Composers

Robert Fuchs

Piano
Violin
Viola
Cello
Piano four hands
String ensemble
Orchestra
Double bass
Harp
Organ
Piece
Sonata
Fantasia
Quartet
Trio
Serenade
Waltz
Dance
Fugue
Capriccio
by alphabet
2 String Trios, Op.61Serenade No.1, Op.9Double Bass Sonata, Op.973 Pieces for Double Bass and Piano, Op.96Serenade No.3, Op.217 Phantasiestücke, Op.57Serenade No.2, Op.14Piano Trio No.3, Op.115Viola Sonata, Op.86Cello Sonata No.1, Op.29Piano Quartet No.1, Op.1512 Waltzes for Violin and Piano, Op.92Andante grazioso and Capriccio, Op.63Jugendalbum, Op.47Sehr leichte Stücke, Op.28Serenade No.4, Op.51Piano Trio No.1, Op.22Symphony No.3, Op.79Jugendklänge, Op.32Wiener Walzer, Op.4220 Violin Duos, Op.557 Phantasiestücke for Cello and Piano, Op.78Piano Quartet No.2, Op.75Cello Sonata No.2, Op.837 Intermezzi, Op.82Violin Sonata No.6, Op.103Piano Sonata No.1, Op.19Piano Trio No.2, Op.72Violin Sonata No.1, Op.20O freudenreicher TagPrelude and Fugue for Organ in D-flat major5 Pieces for Piano 4-hands, Op.4Sommermärchen, Op.3911 Capriccietti, Op.12Ländliche Szenen, Op.8Waltzes, Op.110Traumbilder, Op.48Improvisations, Op.11Piano Sonata No.3, Op.109Phantasie, Op.85Symphony No.1, Op.37Piano Sonata No.2, Op.88String Quartet No.1, Op.58Neue Improvisationen, Op.30Waltzes, Op.2512 Etudes, Op.316 Pieces for Piano 4-hands, Op.7Tautropfen, Op.112Des Meeres und der Liebe Wellen Overture, Op.594 Klavierstücke, Op.111Amoretten, Op.54Phantasiestücke, Op.105Serenade No.5, Op.53An die Zither an meiner Wohnungstüre, Op.98Violin Sonata No.5, Op.95Violin Sonata No.3, Op.68Violin Sonata No.4, Op.77Variations for OrganViolin Sonata No.2, Op.334 Lieder, Op.5610 Fugues, Op.7612 Duets for Violin and Viola, Op.605 Fugen für das Pianoforte6 Klavierstücke, Op.1147 Intermezzi, Op.1137 Phantasiestücke, Op.104Clarinet Quintet, Op.102Piano Concerto, Op.27String Quartet No.2, Op.62String Quartet No.3, Op.71String Quartet No.4, Op.106String Trio, Op.946 Phantasiestücke, Op.117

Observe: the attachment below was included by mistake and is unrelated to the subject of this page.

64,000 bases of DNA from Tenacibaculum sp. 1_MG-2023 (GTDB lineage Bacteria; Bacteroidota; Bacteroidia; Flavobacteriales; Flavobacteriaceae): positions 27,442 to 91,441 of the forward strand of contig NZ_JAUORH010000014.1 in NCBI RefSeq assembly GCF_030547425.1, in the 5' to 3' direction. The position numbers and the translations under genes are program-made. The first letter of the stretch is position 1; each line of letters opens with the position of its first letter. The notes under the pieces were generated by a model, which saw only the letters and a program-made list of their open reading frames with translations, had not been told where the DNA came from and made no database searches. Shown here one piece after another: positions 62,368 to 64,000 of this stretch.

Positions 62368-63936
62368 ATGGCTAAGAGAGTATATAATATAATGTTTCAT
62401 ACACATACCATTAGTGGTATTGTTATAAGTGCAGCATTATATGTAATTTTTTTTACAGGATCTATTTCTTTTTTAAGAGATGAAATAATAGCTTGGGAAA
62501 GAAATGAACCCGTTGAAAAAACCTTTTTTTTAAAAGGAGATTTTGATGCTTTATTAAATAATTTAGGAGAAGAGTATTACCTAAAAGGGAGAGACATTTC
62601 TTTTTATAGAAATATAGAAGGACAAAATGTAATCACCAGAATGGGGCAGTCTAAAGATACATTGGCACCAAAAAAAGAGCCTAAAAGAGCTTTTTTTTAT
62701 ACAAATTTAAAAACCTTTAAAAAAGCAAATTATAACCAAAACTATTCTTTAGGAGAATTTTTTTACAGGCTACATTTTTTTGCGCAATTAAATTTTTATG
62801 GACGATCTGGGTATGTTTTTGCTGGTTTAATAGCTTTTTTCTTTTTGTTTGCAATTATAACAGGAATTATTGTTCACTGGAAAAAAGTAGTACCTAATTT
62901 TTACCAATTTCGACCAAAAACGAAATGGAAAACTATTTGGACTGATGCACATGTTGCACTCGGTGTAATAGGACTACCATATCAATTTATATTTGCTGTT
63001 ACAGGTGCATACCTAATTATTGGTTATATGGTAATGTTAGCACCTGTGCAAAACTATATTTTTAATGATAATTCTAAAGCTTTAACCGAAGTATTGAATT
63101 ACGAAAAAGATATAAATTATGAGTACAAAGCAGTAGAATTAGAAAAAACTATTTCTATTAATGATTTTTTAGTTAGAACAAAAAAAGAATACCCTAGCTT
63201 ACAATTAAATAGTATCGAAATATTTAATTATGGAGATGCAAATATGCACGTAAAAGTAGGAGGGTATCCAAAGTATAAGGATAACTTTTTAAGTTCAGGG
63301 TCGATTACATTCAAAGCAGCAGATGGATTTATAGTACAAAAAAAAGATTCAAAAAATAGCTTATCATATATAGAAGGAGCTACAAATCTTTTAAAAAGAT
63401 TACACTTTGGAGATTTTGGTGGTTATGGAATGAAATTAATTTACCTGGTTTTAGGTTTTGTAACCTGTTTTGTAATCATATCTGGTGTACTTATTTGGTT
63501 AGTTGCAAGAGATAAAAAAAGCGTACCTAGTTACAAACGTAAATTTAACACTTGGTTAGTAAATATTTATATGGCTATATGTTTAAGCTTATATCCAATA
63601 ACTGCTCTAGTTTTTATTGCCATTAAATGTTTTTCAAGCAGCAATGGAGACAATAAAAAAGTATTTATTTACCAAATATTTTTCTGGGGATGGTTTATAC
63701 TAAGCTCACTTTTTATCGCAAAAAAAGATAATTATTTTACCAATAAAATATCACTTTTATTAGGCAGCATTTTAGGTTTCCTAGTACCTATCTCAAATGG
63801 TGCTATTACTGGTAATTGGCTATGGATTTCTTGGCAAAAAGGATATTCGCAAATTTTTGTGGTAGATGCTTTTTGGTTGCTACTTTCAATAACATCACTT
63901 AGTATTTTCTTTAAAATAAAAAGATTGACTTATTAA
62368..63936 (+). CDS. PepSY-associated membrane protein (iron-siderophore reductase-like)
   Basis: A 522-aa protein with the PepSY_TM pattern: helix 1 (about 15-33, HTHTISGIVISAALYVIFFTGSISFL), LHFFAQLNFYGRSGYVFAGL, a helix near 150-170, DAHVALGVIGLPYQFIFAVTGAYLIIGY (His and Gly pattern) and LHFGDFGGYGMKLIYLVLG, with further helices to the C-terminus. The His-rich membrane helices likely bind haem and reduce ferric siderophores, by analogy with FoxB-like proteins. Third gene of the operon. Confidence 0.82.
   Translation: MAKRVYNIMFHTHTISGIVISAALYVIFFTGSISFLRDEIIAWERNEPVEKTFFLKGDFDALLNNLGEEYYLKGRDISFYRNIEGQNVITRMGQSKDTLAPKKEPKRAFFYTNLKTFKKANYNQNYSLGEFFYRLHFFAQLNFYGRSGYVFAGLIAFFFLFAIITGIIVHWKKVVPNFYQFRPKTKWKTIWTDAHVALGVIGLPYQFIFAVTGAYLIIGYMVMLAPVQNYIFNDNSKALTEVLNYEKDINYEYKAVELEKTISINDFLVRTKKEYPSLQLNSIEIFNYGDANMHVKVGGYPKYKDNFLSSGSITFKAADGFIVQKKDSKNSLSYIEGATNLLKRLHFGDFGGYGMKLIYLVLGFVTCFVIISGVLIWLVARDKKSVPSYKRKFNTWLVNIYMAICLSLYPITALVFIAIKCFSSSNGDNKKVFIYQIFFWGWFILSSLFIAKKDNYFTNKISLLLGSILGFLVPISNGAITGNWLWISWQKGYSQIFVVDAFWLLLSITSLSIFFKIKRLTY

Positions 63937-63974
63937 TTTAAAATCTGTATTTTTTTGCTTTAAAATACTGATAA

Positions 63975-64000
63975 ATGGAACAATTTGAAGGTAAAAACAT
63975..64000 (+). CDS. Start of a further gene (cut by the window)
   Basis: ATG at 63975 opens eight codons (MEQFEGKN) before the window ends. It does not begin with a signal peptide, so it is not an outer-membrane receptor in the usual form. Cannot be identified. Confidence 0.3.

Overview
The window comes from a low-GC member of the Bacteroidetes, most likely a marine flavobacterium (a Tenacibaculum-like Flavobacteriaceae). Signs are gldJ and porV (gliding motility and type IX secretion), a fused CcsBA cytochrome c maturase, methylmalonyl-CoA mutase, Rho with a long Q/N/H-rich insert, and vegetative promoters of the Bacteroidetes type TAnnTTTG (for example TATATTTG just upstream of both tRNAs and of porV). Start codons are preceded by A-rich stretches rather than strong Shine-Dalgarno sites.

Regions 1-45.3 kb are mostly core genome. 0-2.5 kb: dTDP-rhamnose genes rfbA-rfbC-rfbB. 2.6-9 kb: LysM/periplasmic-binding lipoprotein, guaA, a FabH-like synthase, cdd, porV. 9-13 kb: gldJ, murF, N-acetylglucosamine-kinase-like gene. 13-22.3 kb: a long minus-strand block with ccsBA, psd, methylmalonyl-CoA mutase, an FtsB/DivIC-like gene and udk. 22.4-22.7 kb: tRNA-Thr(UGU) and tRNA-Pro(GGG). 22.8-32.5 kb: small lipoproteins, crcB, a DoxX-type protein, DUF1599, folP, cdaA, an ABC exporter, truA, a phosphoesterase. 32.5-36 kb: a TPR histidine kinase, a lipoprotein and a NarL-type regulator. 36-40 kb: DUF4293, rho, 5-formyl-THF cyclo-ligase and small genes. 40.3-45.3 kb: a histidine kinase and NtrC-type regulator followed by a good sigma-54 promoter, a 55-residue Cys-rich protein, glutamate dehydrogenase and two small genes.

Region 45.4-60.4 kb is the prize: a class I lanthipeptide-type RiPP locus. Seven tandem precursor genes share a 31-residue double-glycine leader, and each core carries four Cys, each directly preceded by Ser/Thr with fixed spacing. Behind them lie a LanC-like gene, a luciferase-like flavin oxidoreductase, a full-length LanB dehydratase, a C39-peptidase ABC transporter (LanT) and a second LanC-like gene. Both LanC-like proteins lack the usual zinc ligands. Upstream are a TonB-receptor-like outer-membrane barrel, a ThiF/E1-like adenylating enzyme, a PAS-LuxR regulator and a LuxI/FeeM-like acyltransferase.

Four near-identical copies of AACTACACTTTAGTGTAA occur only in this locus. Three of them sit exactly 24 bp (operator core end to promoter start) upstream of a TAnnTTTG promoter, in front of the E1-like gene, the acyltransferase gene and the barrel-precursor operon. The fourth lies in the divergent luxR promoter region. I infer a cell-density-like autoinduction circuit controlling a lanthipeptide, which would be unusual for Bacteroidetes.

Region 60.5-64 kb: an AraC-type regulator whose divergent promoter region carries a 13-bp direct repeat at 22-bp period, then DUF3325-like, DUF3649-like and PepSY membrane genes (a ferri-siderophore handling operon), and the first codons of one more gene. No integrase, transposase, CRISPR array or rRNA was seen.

Wikipedia
Robert Fuchs (15 February 1847 – 19 February 1927) was an Austrian composer and music teacher. As Professor of music theory at the Vienna Conservatory, Fuchs taught many notable composers, while he was himself a highly regarded composer in his lifetime.
He was born in Frauental, Austria in 1847. He studied at the Vienna Conservatory with Felix Otto Dessoff and Joseph Hellmesberger among others. He eventually secured a teaching position there and was appointed Professor of music theory in 1875. He retained the position until 1912. He died in Vienna in 1927.
He was the youngest brother of Johann Nepomuk Fuchs, who was also a composer and an opera conductor.
Robert Fuchs taught many notable composers, See: List of music students by teacher: C to F#Robert Fuchs.
"Unfailingly tuneful and enjoyable, Robert Fuchs’s piano trios are an easily accessible way to get to know a composer whom Brahms greatly admired," noted the magazine Gramophone. "In his time Fuchs was very highly regarded, with one critic famously pointing to Fuchsisms in Mahler’s Second Symphony."
The reason his compositions did not become better known was largely that he did little to promote them, living a quiet life in Vienna and refusing to arrange concerts, even when the opportunities arose. He certainly had his admirers, among them Brahms, who almost never praised the works of other composers. But with regard to Fuchs, Brahms wrote, “Fuchs is a splendid musician, everything is so fine and so skillful, so charmingly invented, that one is always pleased.” Famous contemporary conductors, including Arthur Nikisch, Felix Weingartner and Hans Richter, championed his works when they had the opportunity but with few exceptions, it was his chamber music which was considered his finest work.
In his lifetime, his best known works were his five serenades; their popularity was so great that Fuchs acquired the nickname "Serenaden-Fuchs" (roughly, "Serenader Fox"). The serenades have been recorded by the Cologne Chamber Orchestra under Christian Ludwig for Naxos.
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